Querying kernel progress

I’m trying to display kernel progress by incrementing a value in int pointer. My kernel is very simple:

__kernel void raycastHeightmap(__read_only  image2d_t srcImg,
                       __global int* totalProgress)

I execute the kernel n number of times to prevent Windows watchdog kicking my kernel out:

int[] mapBakeProgress = new int[1];

Cl.Mem progressBuffer = Cl.CreateBuffer(_context, Cl.MemFlags.CopyHostPtr | Cl.MemFlags.WriteOnly, (IntPtr)(sizeof(int)), mapBakeProgress, out error);
CheckErr(error, "Cl.CreateBuffer");

error = Cl.SetKernelArg(kernel, 0, (IntPtr)intPtrSize, progressBuffer);
CheckErr(error, "Cl.SetKernelArg");

IntPtr[] workGroupSizePtr = new IntPtr[] { (IntPtr)128, (IntPtr)128, (IntPtr)64};

for (int i = 0; i < 64; i++) {
	error = Cl.EnqueueNDRangeKernel(cmdQueue, kernel, 3, null, workGroupSizePtr, null, 0, null, out clevent);
	CheckErr(error, "Cl.EnqueueNDRangeKernel");

	error = Cl.Finish(cmdQueue);
	CheckErr(error, "Cl.Finish");

	//Update progress
	error = Cl.EnqueueReadBuffer(
		cmdQueue, progressBuffer, Cl.Bool.False, IntPtr.Zero,
		new IntPtr(sizeof(int)),
		mapBakeProgress, 0, null, out clevent);
	CheckErr(error, "Cl.EnqueueReadBuffer");
	Console.Writeline("Progress: " + mapBakeProgress[0]);

As far as I understand my progress should get increased by 12812864 = 1048576 (total work group size) with every iteration in my host application. However I’m getting totally random numbers like:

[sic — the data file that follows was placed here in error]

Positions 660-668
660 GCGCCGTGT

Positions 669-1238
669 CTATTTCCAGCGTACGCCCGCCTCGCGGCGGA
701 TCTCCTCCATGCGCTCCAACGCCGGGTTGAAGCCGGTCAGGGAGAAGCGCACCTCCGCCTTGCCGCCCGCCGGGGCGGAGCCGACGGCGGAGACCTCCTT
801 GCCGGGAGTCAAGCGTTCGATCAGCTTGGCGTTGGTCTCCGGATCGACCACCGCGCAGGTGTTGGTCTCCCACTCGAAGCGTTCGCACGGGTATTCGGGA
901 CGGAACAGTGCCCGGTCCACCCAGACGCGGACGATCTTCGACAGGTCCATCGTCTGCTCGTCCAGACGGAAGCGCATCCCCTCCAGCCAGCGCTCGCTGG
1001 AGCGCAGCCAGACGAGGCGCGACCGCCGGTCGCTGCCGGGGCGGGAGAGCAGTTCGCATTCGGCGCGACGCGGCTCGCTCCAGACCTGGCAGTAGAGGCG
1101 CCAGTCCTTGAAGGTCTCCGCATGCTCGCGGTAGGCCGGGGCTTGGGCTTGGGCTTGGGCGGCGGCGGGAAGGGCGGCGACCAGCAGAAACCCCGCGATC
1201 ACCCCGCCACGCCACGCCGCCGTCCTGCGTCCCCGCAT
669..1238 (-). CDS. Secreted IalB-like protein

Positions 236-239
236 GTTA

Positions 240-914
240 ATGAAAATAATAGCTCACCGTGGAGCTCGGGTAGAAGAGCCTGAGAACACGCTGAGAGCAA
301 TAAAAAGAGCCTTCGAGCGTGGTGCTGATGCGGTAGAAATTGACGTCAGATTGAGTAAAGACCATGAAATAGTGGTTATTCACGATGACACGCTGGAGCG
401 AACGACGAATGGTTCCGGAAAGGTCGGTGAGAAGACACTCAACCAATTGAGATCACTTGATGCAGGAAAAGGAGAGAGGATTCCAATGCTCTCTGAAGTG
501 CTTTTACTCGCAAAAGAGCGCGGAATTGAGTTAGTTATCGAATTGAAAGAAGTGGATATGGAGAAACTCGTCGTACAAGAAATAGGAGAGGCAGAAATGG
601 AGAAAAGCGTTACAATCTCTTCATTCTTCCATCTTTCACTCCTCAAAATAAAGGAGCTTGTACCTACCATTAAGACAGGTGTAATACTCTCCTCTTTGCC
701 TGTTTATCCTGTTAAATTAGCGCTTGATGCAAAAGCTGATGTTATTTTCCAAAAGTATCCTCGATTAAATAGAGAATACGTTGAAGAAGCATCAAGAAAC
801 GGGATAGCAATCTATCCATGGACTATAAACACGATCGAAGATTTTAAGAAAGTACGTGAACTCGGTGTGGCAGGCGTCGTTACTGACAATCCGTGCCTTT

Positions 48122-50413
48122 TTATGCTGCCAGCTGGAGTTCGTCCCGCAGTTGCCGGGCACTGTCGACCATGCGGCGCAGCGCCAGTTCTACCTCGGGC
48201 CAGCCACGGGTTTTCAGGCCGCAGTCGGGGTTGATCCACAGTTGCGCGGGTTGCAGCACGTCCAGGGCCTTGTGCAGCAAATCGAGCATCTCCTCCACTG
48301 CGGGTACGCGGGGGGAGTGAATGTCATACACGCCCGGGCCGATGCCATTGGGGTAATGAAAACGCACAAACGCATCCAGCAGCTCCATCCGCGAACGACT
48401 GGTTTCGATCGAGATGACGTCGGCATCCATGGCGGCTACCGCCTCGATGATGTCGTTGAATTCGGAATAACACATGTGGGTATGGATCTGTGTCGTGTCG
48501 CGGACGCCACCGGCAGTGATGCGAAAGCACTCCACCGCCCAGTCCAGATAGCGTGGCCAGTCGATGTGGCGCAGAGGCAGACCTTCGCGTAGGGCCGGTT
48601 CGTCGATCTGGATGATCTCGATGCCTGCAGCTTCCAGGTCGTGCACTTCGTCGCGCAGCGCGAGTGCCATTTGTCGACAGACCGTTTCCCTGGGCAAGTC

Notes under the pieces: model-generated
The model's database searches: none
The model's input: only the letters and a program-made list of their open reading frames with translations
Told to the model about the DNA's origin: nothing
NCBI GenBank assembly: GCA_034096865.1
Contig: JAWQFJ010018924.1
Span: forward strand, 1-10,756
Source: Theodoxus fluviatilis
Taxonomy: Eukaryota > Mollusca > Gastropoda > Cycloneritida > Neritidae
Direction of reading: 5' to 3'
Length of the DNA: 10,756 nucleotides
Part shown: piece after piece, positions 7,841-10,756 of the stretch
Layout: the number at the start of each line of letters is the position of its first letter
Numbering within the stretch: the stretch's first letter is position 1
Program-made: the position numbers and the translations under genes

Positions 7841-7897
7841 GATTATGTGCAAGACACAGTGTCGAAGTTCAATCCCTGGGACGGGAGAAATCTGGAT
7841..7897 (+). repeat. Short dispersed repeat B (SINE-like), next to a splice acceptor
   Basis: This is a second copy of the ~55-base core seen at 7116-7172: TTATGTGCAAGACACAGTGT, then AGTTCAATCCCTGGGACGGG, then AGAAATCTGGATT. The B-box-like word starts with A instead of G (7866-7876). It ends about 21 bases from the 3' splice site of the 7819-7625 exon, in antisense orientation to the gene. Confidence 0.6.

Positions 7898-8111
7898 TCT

Progress: 588
Progress: 1173
Progress: 1758
Progress: 2352

And what’s even more strange, those numbers change every time I relaunch my application.

What’s wrong with my code and how can I make it properly update the progress value with every kernel execution?


The problem is there is no protection on that memory; each thread in the kernel is doing a read/modify/write, but if two threads read the same value, increment it, and write it back, the result is not increased by two (just one).

An atomic can be used for accurate accumulation from multiple threads, but they can be slow. You don’t want your progress code to slow down the real work!

Why do you need this level of completion measurement? The runtime of a kernel needs to be short (preferably less then a second, generally much less so) so why don’t you just measure how many kernel executions have finished? In your code that queues up 64 kernels, get a clEvent back from each one of them and then replace the code reading the buffer with code that queries the events and counts up how many kernels have completed (you only need to check one clEvent at a time, and when it completes, move to the next one). This will give you 64 increments on your progress meter. Don’t forget to release the events when you are done with them or you will leak memory.

This makes lots of sense. Instead I decided to measure the progress in the host’s loop that launches the kernels.

The launches should be very quick though since they are just queuing up work. That’s why I suggested events. You could queue all the kernels and then wait on the waits to measure progress.

What you’re saying is that I can enqueue all the 64 kernels all at once without waiting for the previous ones to complete? Do I have to call “error = Cl.Finish(cmdQueue);” every time before enqueueing a kernel in my loop?

it matters how you created your Queue. If it is synchoneus, each enqueued Kernel will be completed before the next wone starts. this will only fail if you have an asynchonous queue. I’m not really shure if this also counts if you execute a kernel, do a read, do a write and execute the kernel with the written data. memory transfer might be a little different.